Jo Foster’s hopes spring eternal despite the downpours

The Yorkshire Post's Country Week columnist Jo Foster. Picture by Tony Johnson.
The Yorkshire Post's Country Week columnist Jo Foster. Picture by Tony Johnson.
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I am sat on my doorstep just under cover from the rain, watching it pound down in torrential waves. The force and energy it holds is electrifying.

If I wasn’t involved in farming with hungry livestock to feed and racehorses to keep fit it would almost be exhilarating, instead it just signifies abandoned race meetings, flooded fields, no turnout for stock and straw prices going through the roof. At a time of year when we are traditionally considering leaving tired winter thermals in the drawer for the first time in months it is a disheartening view.

However, despite all the disappointments of late I have a real sense hope is in the air. The birds are babbling away noisier than ever, making concerted efforts to be heard over the incessant beat of the rain. They fight on to survive regardless of what nature throws at them, as must we who live off the land alongside them.

During the Easter holidays my two young nephews, aged three and five, came to stay. They live in London but my brother has converted the barn on the farm which the family use in the holidays. On Easter Saturday I treated them both to an Easter egg hunt on horseback held at Kilnsey Trekking Centre, organised every year by proprietor Jane Pighills, one of our hunt masters. Nestled deep within the Yorkshire Dales the centre is overshadowed by Kilnsey Crag, set in one of the most picturesque valleys in the country.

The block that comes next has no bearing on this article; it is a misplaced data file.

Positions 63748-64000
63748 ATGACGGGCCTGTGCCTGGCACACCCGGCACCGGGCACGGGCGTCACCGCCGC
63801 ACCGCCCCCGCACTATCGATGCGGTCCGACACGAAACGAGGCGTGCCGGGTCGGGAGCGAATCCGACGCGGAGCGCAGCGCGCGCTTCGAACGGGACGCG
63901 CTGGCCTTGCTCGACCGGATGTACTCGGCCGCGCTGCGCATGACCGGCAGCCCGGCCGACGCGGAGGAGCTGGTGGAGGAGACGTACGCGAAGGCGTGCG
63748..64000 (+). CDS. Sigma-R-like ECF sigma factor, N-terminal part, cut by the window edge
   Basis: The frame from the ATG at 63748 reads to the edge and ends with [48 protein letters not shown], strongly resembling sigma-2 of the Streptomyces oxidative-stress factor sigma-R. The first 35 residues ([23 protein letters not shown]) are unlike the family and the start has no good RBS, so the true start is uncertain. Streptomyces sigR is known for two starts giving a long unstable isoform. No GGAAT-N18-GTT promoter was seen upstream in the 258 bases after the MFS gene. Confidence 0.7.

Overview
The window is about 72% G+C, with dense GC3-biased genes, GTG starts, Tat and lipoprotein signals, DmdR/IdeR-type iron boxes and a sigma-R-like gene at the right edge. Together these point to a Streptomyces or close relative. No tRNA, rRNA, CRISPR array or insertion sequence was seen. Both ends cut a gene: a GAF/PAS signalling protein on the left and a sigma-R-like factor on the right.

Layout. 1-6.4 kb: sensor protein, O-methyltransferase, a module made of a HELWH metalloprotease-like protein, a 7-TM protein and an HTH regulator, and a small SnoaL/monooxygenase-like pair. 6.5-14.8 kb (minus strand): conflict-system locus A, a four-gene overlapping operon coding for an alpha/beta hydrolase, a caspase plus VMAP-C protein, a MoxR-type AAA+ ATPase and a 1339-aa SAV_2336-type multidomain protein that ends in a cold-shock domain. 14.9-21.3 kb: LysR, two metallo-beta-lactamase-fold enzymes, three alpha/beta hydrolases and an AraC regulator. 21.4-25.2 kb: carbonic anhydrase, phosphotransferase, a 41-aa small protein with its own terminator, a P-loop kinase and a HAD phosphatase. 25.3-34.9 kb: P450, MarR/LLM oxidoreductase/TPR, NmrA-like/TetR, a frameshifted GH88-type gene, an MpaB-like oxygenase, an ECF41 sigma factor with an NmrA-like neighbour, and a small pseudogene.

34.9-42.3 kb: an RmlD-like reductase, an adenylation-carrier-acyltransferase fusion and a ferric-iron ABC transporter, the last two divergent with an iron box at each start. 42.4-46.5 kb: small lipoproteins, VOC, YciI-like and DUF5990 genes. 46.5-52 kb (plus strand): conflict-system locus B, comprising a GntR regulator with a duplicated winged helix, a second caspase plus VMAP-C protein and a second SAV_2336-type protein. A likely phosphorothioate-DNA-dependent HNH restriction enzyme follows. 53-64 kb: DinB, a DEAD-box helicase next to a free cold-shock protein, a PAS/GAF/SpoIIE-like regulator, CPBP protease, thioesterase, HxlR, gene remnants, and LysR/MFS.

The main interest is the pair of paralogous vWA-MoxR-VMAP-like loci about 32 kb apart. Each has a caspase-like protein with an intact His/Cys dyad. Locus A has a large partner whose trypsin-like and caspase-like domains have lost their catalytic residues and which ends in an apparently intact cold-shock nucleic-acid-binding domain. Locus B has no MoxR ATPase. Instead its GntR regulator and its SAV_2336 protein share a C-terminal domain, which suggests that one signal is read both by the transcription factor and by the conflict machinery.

The view meant more to the parents than it did to the children whose eyes were agog in the search for goodies Jane and her team had hidden around the fields. They may have only sat on a pony once before but it didn’t matter, they loved every minute.

The girls leading them were friendly and helpful, and the ageing ponies angelic. In fact, it proved such a popular and inexpensive activity the boys are returning again for a pony trek along the River Wharfe, with their four city dwelling cousins, this week.

In an effort to keep my own eleven-year-old son entertained during the school holidays I am taking him to stay at Jack Berry House in Malton with me this week.

He has heard so much about the rehabilitation centre his mother has virtually lived at during the last three months I asked if he might be allowed to join me this time as I was struggling for a babysitter.

As a one off they agreed, so he has packed his gym kit, running gear and a set of smart clothes (he thinks I go out every night when I am there).

Little does he realise I collapse in a heap and am usually fast asleep well before nine after such hard daily sessions.